vaccine induces a Th-1 cellular response , an immune response that is
also found in autistic children [6,11].
MMR antibodies in autism. At four serum dilutions, the MMR antibody
levels are shown for autistic children (n=24, solid circles), normal
children (n=14, solid squares), and other disease children (n=16,
solid triangles). Note: MMR antibody level
was significantly (p≤0.05) increased in autistic children.
MMR and MBP antibodies in autistic children. Note that 90% or
more correlation was found between MMR and MBP antibodies in
autistic children (vertical bars) but not in controls that
included normal children (baseline box 1), normal siblings (baseline
box 2), and other disease children (baseline box 3).
4. Immune reactions in autism:
Autoimmunity is the core of the problem.
Several groups have demonstrated abnormal immune reactions,
in particular autoimmunity, in children with autism and related spectrum
disorders. Autoimmunity is an abnormal immune reaction in which the immune
system goes haywire and reacts abnormally against body’s own organs, and
the end result is an autoimmune disease. Several factors contribute to
autoimmune diseases. Microbes such as viruses can trigger autoimmune
diseases. They are generally linked to certain genes that control immune
responses. They cause immune abnormalities of white blood cells (WBC), in
particular that of T cells, B cells and NK cells. They induce the
production of pathogenic antibodies, especially the organ-specific
autoantibodies. They involve hormonal factors. And they generally show a
gender preference. This is also the case with autism, which means that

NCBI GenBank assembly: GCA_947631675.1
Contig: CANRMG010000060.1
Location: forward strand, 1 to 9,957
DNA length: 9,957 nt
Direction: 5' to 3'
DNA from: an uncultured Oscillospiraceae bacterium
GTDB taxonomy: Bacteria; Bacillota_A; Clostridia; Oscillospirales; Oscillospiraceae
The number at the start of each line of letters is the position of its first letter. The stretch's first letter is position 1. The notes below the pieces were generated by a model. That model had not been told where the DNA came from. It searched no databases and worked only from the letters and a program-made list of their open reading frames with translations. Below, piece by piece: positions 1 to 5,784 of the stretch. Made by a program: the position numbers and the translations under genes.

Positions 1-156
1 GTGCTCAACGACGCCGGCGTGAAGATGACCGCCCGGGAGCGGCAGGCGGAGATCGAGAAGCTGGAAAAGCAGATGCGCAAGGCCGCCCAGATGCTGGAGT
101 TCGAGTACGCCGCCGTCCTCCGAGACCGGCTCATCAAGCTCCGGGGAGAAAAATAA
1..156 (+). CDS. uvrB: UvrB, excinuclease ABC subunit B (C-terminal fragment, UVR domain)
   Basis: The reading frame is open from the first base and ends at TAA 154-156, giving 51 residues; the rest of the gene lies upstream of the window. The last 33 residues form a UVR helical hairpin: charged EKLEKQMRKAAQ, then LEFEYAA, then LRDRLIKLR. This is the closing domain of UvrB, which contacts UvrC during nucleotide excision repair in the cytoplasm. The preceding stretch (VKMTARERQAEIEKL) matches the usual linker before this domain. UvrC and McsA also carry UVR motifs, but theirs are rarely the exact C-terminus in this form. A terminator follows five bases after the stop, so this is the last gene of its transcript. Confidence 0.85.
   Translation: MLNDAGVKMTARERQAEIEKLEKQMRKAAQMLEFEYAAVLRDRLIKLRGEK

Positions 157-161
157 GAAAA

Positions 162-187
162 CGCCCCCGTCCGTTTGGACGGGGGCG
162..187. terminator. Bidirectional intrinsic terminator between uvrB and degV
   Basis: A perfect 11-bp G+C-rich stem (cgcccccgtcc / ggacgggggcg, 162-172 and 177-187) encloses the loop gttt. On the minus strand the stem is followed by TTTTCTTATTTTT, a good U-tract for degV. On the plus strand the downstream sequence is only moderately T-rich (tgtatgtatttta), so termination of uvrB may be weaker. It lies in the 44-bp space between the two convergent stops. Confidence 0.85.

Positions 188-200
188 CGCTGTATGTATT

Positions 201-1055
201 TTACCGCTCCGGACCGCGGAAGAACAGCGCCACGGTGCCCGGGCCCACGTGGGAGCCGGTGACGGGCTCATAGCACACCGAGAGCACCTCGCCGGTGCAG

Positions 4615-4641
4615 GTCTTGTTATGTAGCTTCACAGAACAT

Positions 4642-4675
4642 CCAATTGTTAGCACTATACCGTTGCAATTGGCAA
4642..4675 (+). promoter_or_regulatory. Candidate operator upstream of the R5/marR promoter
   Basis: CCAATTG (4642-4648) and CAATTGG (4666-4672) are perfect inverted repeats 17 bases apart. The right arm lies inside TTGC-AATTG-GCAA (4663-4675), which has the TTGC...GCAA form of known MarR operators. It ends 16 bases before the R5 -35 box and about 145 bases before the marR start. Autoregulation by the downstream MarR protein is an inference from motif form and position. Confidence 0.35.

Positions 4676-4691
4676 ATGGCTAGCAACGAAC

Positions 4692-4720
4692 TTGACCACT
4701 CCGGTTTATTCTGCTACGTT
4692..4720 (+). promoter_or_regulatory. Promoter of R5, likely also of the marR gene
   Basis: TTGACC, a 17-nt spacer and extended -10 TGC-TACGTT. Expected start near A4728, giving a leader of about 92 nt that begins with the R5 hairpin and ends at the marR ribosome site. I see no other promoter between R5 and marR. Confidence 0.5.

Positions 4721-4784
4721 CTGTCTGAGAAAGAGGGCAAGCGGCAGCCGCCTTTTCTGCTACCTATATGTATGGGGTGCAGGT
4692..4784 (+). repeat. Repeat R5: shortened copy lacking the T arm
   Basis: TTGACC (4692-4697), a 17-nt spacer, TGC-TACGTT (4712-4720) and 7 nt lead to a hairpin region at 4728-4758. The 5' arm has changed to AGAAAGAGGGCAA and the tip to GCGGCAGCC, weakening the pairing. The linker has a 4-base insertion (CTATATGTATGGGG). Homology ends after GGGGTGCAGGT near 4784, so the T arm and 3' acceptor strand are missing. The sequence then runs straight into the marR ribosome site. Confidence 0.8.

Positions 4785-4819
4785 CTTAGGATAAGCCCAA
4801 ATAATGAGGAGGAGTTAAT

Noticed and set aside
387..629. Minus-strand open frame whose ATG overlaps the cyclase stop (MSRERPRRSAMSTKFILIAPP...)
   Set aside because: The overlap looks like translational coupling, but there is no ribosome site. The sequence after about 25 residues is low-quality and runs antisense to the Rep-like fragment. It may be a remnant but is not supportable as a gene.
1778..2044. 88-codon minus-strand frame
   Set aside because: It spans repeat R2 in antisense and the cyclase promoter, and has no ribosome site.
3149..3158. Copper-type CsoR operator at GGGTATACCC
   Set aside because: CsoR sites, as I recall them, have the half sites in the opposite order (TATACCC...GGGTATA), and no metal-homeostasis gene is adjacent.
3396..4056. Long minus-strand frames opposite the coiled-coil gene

several autoimmune factors have also been found in autistic children [for
various citations see references 1-9].
Some of the important
autoimmune factors in autism are:
Autism is commonly
associated with microbial infections, in particular viral infections.
have immune abnormalities, especially those that characterize an
autoimmune reaction in a disease.
inappropriate immune responses to vaccines, in particular MMR.
increased frequency for immune response genes (e.g., HLA, C4B null
allele or extended haplotypes) that render susceptibility to autoimmune
Autism involves a
gender factor as it affects males about four times more than females.
Autism has a
family history of autoimmune diseases such as multiple sclerosis,
rheumatoid arthritis, and diabetes.
involves a hormonal factor, for example secretin and endorphins.
respond well to immune modulation therapy (IMT).
5. Mercury and autism:
Mercury is not related to autoimmunity.
Because both autism and mercury exposure involve autoimmunity, mercury has
recently been proposed as an environmental risk factor in
autism. However, the laboratory analysis showed that the blood levels of
mercury do not rise above safe levels in infants and children receiving
thimerosal-containing vaccines . We hypothesized that if autism
involved a connection between mercury exposure and autoimmunity then
autistic children should harbor elevated levels of mercury-induced
autoimmune markers, namely the antinucleolar antibodies and antilaminin
antibodies. So, we recently conducted a pilot study of these two
autoimmune markers in autistic children and normal children. The results
of our experimental study, for the first time, showed that the
distribution of these two markers did not change in autistic children.
Quite plainly, mercury is not a risk factor for autoimmunity in autism [Our
research in progress].
Immune Modulation Therapy (IMT) in Autism
Accumulating evidence suggest that autoimmunity plays a key role in the
pathogenesis of autism. The idea that autism is an autoimmune disorder is
further strengthened by the fact that autistic patients respond well to
treatment with immune modulating drugs [4-6]. Immune interventions can
produce immune modulation – a state of suppression or stimulation. Since
autistic patients do not show a classical primary immunodeficiency, simply
boosting their immunity is not a good strategy. However, they do have